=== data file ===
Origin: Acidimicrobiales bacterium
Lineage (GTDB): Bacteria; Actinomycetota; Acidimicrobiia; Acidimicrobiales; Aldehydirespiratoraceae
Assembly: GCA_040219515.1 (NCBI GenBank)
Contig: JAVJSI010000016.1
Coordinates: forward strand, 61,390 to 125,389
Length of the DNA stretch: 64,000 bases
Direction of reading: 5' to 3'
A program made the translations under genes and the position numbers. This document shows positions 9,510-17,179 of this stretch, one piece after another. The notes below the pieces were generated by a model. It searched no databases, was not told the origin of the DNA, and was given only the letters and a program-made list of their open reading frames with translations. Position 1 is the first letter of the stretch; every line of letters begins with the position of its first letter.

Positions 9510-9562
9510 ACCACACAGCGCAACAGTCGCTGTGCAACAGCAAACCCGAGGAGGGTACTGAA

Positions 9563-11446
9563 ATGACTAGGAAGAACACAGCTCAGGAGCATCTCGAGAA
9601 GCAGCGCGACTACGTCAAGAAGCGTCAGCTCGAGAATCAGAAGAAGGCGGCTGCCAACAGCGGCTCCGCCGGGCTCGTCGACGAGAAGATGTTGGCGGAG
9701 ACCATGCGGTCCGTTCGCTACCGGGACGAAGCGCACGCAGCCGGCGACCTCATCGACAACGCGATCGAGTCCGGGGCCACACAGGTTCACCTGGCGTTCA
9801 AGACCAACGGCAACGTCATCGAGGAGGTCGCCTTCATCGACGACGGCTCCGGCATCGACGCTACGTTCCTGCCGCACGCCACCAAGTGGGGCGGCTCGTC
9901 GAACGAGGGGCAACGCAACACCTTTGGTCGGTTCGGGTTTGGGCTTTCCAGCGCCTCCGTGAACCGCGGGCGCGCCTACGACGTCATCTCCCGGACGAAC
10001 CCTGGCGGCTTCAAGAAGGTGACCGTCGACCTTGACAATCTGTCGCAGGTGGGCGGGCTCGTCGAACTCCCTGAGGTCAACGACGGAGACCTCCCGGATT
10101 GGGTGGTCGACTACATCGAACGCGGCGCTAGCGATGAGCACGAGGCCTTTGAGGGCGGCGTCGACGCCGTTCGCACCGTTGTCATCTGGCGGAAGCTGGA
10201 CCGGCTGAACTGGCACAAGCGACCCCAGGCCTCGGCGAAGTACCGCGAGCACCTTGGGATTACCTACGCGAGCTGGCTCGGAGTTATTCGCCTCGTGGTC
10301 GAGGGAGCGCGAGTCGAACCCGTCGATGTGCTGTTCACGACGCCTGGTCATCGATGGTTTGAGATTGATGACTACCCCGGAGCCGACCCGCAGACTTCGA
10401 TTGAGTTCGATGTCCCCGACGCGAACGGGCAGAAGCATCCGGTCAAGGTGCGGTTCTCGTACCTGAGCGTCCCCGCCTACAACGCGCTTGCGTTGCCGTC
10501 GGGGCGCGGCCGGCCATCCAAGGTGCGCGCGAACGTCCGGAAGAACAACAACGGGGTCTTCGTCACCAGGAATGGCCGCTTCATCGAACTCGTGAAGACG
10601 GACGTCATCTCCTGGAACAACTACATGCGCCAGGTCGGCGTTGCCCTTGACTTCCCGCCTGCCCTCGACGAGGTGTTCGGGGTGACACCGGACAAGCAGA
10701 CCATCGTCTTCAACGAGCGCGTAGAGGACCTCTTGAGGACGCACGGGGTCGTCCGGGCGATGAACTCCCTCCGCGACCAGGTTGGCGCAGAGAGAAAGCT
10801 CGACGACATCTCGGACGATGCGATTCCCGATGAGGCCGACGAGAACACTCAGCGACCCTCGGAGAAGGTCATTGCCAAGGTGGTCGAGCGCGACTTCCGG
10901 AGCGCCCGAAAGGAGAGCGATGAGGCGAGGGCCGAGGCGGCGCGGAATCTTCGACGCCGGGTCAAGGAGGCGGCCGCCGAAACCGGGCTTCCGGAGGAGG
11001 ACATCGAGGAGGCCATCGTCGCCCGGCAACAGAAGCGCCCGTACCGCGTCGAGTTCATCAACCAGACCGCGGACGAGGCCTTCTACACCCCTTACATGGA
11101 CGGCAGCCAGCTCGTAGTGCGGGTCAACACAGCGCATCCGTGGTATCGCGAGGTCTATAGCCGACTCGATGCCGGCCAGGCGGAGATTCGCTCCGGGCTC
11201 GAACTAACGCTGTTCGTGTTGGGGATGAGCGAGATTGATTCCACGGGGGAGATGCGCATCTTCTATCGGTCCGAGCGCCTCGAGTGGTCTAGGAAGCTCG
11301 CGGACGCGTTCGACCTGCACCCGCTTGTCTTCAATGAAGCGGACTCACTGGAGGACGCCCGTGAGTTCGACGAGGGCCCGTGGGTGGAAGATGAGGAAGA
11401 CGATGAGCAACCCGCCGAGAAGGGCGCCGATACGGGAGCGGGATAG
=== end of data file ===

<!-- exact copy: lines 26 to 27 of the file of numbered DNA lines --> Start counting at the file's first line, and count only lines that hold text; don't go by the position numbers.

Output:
10901 AGCGCCCGAAAGGAGAGCGATGAGGCGAGGGCCGAGGCGGCGCGGAATCTTCGACGCCGGGTCAAGGAGGCGGCCGCCGAAACCGGGCTTCCGGAGGAGG
11001 ACATCGAGGAGGCCATCGTCGCCCGGCAACAGAAGCGCCCGTACCGCGTCGAGTTCATCAACCAGACCGCGGACGAGGCCTTCTACACCCCTTACATGGA